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DF Direct Weekly talks Spider-Man PC reviewing and PC gaming in an energy crisis

Maybe you don't need to game on PC at maximum frame-rate?

Welcome the latest edition of DF Direct Weekly - Digital Foundry's regular show on the latest gaming and technology news. Perhaps not surprisingly, the lion's share of our news discussion this week concerns the release of Marvel's Spider-Man Remastered on PC. We've discussed the various trials we had in delivering our coverage - not least the arrival of a major (and welcome!) patch on embargo day. However, in this week's show, we talk about our discussions with Nixxes, remaining performance hurdles and the title's remarkable CPU burden, especially with ray tracing enabled.

However, we also spend a fair amount of time talking about the rising cost of gaming - or more specifically, the huge increases in energy costs. In the UK at least, we're looking at a potentially gigantic and disastrous increase in the cost of electricity in October - and the recent news on next-gen GPUs raising their TDPs has got a lot of people concerned. First of all, I do think that the biggest TDP increases will be found on the more expensive GPUs, but ultimately, perhaps we should be looking at the energy savings brought about by frame-rate limiters.

As we discuss in this week's show, you never really fully utilise a CPU - you buy a more expensive processor to mitigate against the worst case scenarios... so why not adopt the same strategy with a GPU too? I'm perfectly happy to play most triple-A fare at 90-100fps, effectively a 10-11ms render time per frame. Beyond that, my perception barely sees much difference - but the energy cost in running a GPU unlocked is significantly higher. So setting an arbitrary frame-rate cap that sits at the sweet spot of the game you're playing seems like a good idea to me, the idea being that your extra GPU performance is only deployed where needed in the service of a consistent experience. It'll be interesting to see if Nvidia, AMD or Intel consider some kind of energy efficiency mode - but of course, using DLSS or FSR 2.0 is also a big energy saver too.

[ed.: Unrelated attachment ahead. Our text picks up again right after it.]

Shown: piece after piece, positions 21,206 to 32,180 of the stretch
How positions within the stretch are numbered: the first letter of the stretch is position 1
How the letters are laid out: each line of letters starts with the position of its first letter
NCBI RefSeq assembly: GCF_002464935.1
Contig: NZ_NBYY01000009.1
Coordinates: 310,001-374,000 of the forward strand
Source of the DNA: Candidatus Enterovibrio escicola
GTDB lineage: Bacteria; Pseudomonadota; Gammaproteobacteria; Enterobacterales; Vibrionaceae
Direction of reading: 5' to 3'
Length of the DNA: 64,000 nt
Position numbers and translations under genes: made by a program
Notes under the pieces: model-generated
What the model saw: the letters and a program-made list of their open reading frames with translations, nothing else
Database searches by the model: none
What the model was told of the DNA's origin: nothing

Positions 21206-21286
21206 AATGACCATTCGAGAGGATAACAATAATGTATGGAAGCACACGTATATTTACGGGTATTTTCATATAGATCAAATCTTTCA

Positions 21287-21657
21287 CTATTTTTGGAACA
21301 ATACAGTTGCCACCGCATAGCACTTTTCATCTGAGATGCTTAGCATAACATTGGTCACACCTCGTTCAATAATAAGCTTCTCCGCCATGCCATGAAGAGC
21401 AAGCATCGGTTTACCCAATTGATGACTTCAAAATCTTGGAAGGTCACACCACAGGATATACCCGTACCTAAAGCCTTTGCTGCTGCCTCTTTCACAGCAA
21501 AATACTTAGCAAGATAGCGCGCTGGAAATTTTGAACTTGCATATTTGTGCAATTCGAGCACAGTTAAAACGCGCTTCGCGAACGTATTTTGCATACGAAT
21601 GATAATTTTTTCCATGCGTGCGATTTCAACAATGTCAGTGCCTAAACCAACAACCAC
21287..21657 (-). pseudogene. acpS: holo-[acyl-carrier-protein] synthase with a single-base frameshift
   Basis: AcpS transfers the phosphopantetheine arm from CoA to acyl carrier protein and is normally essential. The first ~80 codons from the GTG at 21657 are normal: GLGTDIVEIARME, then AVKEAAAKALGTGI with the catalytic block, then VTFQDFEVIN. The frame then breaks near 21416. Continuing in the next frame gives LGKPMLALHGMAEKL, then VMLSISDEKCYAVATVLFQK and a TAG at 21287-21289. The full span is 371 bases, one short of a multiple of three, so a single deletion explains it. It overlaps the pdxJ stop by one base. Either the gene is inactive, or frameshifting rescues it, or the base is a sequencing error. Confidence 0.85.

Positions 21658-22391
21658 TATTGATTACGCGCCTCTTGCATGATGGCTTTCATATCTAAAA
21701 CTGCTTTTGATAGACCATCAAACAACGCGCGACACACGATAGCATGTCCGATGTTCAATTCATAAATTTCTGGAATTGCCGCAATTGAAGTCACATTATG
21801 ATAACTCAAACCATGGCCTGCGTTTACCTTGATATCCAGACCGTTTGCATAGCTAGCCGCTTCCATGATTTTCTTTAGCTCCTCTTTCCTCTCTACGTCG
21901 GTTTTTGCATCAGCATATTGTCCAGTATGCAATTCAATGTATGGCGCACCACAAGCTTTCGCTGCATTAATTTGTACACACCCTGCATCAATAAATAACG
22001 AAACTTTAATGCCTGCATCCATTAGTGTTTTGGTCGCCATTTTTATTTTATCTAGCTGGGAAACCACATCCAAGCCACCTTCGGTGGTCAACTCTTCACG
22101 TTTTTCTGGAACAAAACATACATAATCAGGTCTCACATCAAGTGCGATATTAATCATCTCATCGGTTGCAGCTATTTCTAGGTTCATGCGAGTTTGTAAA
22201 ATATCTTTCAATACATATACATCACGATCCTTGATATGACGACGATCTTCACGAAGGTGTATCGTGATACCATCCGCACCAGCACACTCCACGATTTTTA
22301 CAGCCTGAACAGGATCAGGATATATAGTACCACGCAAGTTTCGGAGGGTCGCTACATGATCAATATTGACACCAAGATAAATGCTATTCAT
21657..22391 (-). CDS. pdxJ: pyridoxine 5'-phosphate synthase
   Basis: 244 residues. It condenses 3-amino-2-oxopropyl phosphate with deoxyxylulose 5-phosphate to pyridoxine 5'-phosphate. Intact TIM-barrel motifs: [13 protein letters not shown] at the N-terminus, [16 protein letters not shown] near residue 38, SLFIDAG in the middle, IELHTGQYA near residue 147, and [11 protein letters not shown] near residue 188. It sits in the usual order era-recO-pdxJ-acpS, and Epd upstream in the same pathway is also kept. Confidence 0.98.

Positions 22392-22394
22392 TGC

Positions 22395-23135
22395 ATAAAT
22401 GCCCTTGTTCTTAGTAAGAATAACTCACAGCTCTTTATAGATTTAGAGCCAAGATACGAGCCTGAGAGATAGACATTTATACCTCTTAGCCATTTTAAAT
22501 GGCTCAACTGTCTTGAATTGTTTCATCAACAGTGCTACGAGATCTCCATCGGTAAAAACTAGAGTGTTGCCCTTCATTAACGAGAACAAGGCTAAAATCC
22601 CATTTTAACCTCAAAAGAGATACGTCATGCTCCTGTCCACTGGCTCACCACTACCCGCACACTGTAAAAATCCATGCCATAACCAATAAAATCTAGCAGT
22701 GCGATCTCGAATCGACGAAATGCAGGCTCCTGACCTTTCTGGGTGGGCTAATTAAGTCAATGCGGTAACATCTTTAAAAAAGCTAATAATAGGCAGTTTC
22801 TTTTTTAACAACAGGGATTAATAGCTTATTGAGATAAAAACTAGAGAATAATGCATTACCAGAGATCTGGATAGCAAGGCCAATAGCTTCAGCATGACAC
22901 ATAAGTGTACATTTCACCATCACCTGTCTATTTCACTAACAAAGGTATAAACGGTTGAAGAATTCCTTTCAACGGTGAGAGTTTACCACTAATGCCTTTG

The 74th edition of DF Direct Weekly is once again perpetrated by Rich Leadbetter, Alex Battaglia and John Linneman.
  • 00:00:00 Introduction
  • 00:00:57 News 01: Spider-Man Remastered released on PC!
  • 00:27:05 News 02: Boneworks gets Metal Gear Solid mod
  • 00:35:30 News 03: RTX 4070/4080 power consumption less than expected?
  • 00:42:48 DF Update: DF site upgrade + Half-Life charity stream
  • 00:46:01 DF Supporter Q1: Is Rich surprised DF Direct has run this long?
  • 00:47:52 DF Supporter Q2: Was the Xbox BC program cancelled for licensing reasons or technical issues?
  • 00:52:54 DF Supporter Q3: Could Microsoft introduce lower-feature OS modes to free up more performance on Series S?
  • 00:55:37 DF Supporter Q4: How much will RT improve with efficiency improvements alone this generation?
  • 00:59:23 DF Supporter Q5: What are your favourite methods of implementing complex graphical effects in retro games?
  • 01:06:54 DF Supporter Q6: Would Sony ever release a new portable PlayStation system?

Other topics this week? We take a look at a brilliant-looking mod for VR classic Bone Works, which taps into the original Metal Gear Solid's PS1 aesthetics to remarkable effect. We also discuss the brand new Digital Foundry website coming online later this week. It's a full revamp that ties into our Supporter Program relaunch, giving users easy access to all of the exclusive content we've rolled out over the last year without having to delve into Patreon's unfathomable archives. For those that aren't supporting us, you'll at least get an idea of the kind of bonus material and exclusive videos we provide.

Supporter Q+A? As usual, there are some great topics up for debate this week. Based on the excitement surrounding Steam Deck, what are the chances of Sony producing a new PlayStation Portable? Well, based on how well Steam Deck performs without the kind of low-level access that made Vita and Switch so great, one can only imagine how good a dedicated PlayStation handheld would be - but in the meantime, it looks like Sony is happy to see their PC ports play out on Steam Deck or any other PC-based portable. The future of console ray tracing is also debated, along with licensing limitations to the Xbox backwards compatibility program - could they be freed up in future? Interacting with our community via DF Direct Weekly and our brilliant Discord is a pleasure, so please do consider joining us!

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About the Author
Richard Leadbetter avatar

Richard Leadbetter

Technology Editor, Digital Foundry

Rich has been a games journalist since the days of 16-bit and specialises in technical analysis. He's commonly known around Eurogamer as the Blacksmith of the Future.